LIBRARIAN Nehamas says, “Beautiful things require attention and, if only for a limited time, an attachment both deep and intense; to abandon them, like being abandoned by them, is always a source of pain.” And, “A beautiful thing stands out against its background and its beauty, which distinguishes it from everything else, promises a happiness impossible 8
to find anywhere else.” - “When I say…that I find..beauty [in a painting] .. I am not reporting how the painting makes me feel when I am looking at it. I am saying that I literally want to devote part of my life to it – not just to look at it … but also to come to know it better, to understand it and see what it accomplishes.” MIKE The word “happiness” can refer to states that are significant and profound or to states that are superficial and insignificant. If we look to Spinoza rather than Nehamas we are in a better position to isolate those experiences which justify the attention given to art. LIBRARIAN Spinoza tells us that joy is the promise of perfection. MUSE Truth, beauty and goodness all evoke joy as we turn toward perfection. TIMEKEEPER If art is asking us to understand perfection, then it is eternally inaccessible. MIKE Not to know, just to move toward. MUSE Beauty is the movement toward the perfection of the imagination. MIKE While perfection may refer to the ideal, “perfection” in Spinoza’s sense should be understood as completion or wholeness. LIBRARIAN C. J. Jung claims that the psyche perpetually longs for wholeness. MUSE Beauty brings us the vision of becoming whole. MIKE The appeal of beauty implies that that we are not whole, but reside in a state of partiality. MUSE “Personality” is a name we give to our wounds. It is in the nature of being human that our interior life is fragmented, torn and scattered. Art, through the creation of beauty, represents experiences that fill in the missing pieces. MIKE 9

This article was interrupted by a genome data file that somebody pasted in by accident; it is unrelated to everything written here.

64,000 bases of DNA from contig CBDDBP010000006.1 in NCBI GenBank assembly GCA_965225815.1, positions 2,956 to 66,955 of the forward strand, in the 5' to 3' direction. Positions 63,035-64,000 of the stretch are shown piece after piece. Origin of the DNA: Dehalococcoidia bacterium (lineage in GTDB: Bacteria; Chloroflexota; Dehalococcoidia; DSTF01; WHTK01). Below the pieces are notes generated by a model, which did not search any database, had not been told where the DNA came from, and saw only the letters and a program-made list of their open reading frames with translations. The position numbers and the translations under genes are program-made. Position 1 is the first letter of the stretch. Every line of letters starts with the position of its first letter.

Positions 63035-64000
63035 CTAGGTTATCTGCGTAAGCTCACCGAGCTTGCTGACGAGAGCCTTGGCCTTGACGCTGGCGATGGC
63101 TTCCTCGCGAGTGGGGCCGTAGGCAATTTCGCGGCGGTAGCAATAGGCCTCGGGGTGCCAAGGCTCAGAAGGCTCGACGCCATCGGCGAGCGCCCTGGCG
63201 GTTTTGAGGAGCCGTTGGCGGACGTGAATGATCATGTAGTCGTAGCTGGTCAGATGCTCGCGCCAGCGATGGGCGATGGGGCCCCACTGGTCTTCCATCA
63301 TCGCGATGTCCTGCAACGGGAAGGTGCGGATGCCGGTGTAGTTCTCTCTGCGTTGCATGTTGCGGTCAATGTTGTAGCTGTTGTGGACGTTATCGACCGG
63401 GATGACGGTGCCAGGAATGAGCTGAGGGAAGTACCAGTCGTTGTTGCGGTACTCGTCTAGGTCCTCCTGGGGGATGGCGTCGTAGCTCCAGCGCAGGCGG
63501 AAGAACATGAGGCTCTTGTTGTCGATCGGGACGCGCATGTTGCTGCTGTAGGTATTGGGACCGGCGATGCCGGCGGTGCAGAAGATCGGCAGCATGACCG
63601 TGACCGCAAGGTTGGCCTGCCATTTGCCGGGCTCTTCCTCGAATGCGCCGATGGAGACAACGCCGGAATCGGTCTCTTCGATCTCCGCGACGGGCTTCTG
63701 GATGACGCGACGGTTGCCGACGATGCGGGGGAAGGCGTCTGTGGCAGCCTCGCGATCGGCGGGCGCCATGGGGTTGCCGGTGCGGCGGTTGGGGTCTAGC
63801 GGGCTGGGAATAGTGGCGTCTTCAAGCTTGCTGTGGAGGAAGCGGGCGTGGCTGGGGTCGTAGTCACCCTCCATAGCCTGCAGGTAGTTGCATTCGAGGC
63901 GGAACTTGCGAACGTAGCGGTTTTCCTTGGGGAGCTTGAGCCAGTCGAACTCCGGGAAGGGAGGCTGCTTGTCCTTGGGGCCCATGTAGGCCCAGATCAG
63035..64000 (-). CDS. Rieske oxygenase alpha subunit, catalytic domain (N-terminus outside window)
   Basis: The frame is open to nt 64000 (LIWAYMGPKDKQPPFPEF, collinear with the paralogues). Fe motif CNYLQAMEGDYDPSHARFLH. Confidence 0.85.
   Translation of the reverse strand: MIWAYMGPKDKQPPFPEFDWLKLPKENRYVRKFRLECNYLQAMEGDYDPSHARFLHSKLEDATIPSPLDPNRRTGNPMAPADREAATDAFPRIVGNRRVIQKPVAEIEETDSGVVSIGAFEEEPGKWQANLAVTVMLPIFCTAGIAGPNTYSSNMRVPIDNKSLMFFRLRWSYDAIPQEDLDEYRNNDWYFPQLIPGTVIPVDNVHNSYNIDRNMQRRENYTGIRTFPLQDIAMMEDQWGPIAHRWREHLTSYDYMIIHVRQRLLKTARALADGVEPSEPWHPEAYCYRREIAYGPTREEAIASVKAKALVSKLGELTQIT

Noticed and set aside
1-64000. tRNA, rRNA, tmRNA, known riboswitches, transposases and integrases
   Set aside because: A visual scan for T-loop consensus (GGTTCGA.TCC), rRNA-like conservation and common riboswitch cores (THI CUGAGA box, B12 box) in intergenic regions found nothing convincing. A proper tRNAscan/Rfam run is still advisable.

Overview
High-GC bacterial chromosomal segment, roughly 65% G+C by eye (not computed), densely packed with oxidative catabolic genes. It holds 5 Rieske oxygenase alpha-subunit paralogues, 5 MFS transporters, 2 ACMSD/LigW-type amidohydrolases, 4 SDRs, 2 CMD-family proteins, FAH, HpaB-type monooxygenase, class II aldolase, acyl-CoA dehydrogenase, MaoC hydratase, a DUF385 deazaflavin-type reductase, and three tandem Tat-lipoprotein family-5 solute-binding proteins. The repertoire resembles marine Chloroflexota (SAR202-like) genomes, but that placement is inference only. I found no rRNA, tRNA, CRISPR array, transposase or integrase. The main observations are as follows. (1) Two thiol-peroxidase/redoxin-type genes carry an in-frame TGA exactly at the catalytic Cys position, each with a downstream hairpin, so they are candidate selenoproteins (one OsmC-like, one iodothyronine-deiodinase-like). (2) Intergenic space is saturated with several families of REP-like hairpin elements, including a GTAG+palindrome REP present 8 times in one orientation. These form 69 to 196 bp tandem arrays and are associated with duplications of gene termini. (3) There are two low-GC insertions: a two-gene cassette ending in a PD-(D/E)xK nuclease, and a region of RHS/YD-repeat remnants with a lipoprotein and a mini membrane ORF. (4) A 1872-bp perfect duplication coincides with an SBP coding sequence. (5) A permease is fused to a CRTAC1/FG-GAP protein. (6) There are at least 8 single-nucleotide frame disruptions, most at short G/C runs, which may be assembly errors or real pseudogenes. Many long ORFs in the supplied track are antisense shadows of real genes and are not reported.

Of course not all of our “missing pieces” are located in attractive places. MUSE We often reject “missing pieces”, turning away from art. It takes courage to look into our emptiness. LIBRARIAN Genuinely good art is demanding and even arrogant. Like an auger it can dig into one's psyche and spill the spirit as though it were guts and blood. It can be confusing and paradoxical, seeming to soothe and offer a hand in respect when in fact it aims to frighten and dares one to stand and confront the challenge. When you encounter a good work of art you are being asked if you are equal to it. ~Chicago artist William Conger MIKE About three weeks ago I was walking through the Museum of Modern Art in New York. We didn’t have a lot of time, but I am a Mark Rothko fan and I took the time to sit and engage one of his paintings entitled “No. 16.” Rothko spent much of his career attempting to directly represent our deepest emotions, both positive and negative. Sitting in front of No. 16, which consists of red, brown and black shapes, the colored fields began to shimmer and come alive. I felt a powerful, but undirected sense of resentment with overtones of anger arise in me. This is not a pleasant emotional state. Nonetheless, as I sat with Rothko I was struck by an awareness, “Ahh, this is what resentment with anger looks like. It is red, brown and black.” I took a step closer to the source of my own resentments and anger. My emotions seemed a bit more accessible, a bit more organized. My internal movement left me feeling more unified, more whole. Grateful for Rothko’s emotional reverse engineering, I was joyful. LIBRARIAN This from John O’Donohue’s Beauty: The Invisible Embrace. “In our everyday experience the quality of presence is generally limited and broken. …. Music can transform this fragmentation, for when you enter into a piece of music your feeling deepens and your presence clarifies. It brings you back to the mystery of who you are and it surprises you by inadvertently resonating with depths inside your heart that you had forgotten or neglected.”